Herald editorial board

According to the latest American Society of Civil Engineers report card, North Dakota's infrastructure grade is a "C."

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Sure, it's a passing grade but it's nothing to cheer about, since without effort - in this case, a great influx of dollars dedicated to making massive renovations and upgrades - that grade only will slide downward.

According to the ASCE, North Dakota roads have the best grade - a "B-minus." Drinking water, wastewater, transit, energy and levees all get varying grades of "C" and the state's bridges and dams get grades of "D-plus" and "D," respectively.

Only considering bridges, the state has a backlog of more than $400 million of necessary projects, according to the ASCE.

Minnesota's infrastructure gets an overall grade of "C" by the ASCE. Its bridges, dams, drinking water, energy, transit and wastewater categories all receive varying versions of a "C" grade and the state's roads are graded at "D-plus." And just with its roads, Minnesota has billions of dollars of backlogged projects.

Nationally, the United States gets a "D-plus" grade from the ASCE.

So residents of these states should be pleased after top Democrats and President Trump declared progress on a $2 trillion infrastructure proposal that came during a rare display of bipartisanship in Washington. The news came Tuesday, after Trump, House Speaker Nancy Pelosi and Senate Minority Leader Charles Schumer discussed the proposal to build and fix roads, bridges and other vital infrastructure projects.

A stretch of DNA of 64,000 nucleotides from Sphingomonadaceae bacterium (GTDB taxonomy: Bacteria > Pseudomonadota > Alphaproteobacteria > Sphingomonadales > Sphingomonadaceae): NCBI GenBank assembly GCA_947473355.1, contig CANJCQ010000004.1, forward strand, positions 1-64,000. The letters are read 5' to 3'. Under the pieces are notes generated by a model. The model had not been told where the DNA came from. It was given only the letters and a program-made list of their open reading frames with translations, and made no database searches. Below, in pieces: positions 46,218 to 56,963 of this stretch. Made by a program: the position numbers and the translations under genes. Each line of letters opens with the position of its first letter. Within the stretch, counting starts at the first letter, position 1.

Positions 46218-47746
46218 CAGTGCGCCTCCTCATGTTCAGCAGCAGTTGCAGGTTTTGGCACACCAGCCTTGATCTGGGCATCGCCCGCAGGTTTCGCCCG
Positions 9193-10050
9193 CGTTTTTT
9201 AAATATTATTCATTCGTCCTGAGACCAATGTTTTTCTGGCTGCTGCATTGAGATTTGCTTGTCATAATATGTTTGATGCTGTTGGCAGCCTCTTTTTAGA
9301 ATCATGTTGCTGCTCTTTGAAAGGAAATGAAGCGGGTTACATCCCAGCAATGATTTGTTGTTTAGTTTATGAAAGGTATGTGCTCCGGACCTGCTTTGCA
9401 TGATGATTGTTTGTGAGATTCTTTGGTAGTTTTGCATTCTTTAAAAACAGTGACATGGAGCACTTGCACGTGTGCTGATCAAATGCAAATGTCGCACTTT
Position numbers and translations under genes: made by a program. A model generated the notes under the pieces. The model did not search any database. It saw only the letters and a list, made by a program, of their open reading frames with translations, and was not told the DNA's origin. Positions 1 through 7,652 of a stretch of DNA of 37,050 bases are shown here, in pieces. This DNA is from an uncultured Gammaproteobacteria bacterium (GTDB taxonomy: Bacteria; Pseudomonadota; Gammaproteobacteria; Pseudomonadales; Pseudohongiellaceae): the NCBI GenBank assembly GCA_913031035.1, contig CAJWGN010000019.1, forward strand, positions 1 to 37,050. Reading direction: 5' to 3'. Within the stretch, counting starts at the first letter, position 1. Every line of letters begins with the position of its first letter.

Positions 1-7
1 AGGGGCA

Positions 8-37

There's still one problem and it's a big one. The political sides don't have a unified idea for funding, and that could be the downfall of what we see as a productive meeting. For instance, Democrats apparently favor erasing the Republican tax cuts that Trump pushed in 2017. That's an unlikely path; Senate Majority Leader Mitch McConnell told reporters that it's "a nonstarter."

Still, we see the meeting as progress because of its apparently friendly tone, along with its effort to address a monster of a problem growing in the United States. The U.S. needs to spend approximately $4.5 trillion to improve the nation's roads, bridges and other infrastructure, according to the ASCE. And that's just what should happen by 2025, according to the agency. More needs will arise after that.

Americans must get their minds right about infrastructure and the associated costs that loom. In Minnesota, for instance, a 20-cent-per-gallon increase to the gas tax is on the table - the Minnesota House approved the idea last week and it now depends on the Senate.

Gas taxes - which generally have not been raised at the state or federal level for years - are just one way to pay for to make roads and bridges safe. It's not a popular idea, however.

Another way is through various federal tax increases, which likely will be a path favored by Democrats but not the GOP.

But infrastructure dollars are needed, because the U.S. has not adequately invested in its infrastructure for years.

Tuesday's meeting was a refreshing first step to turning America's attention back to the nation's glaring infrastructure needs.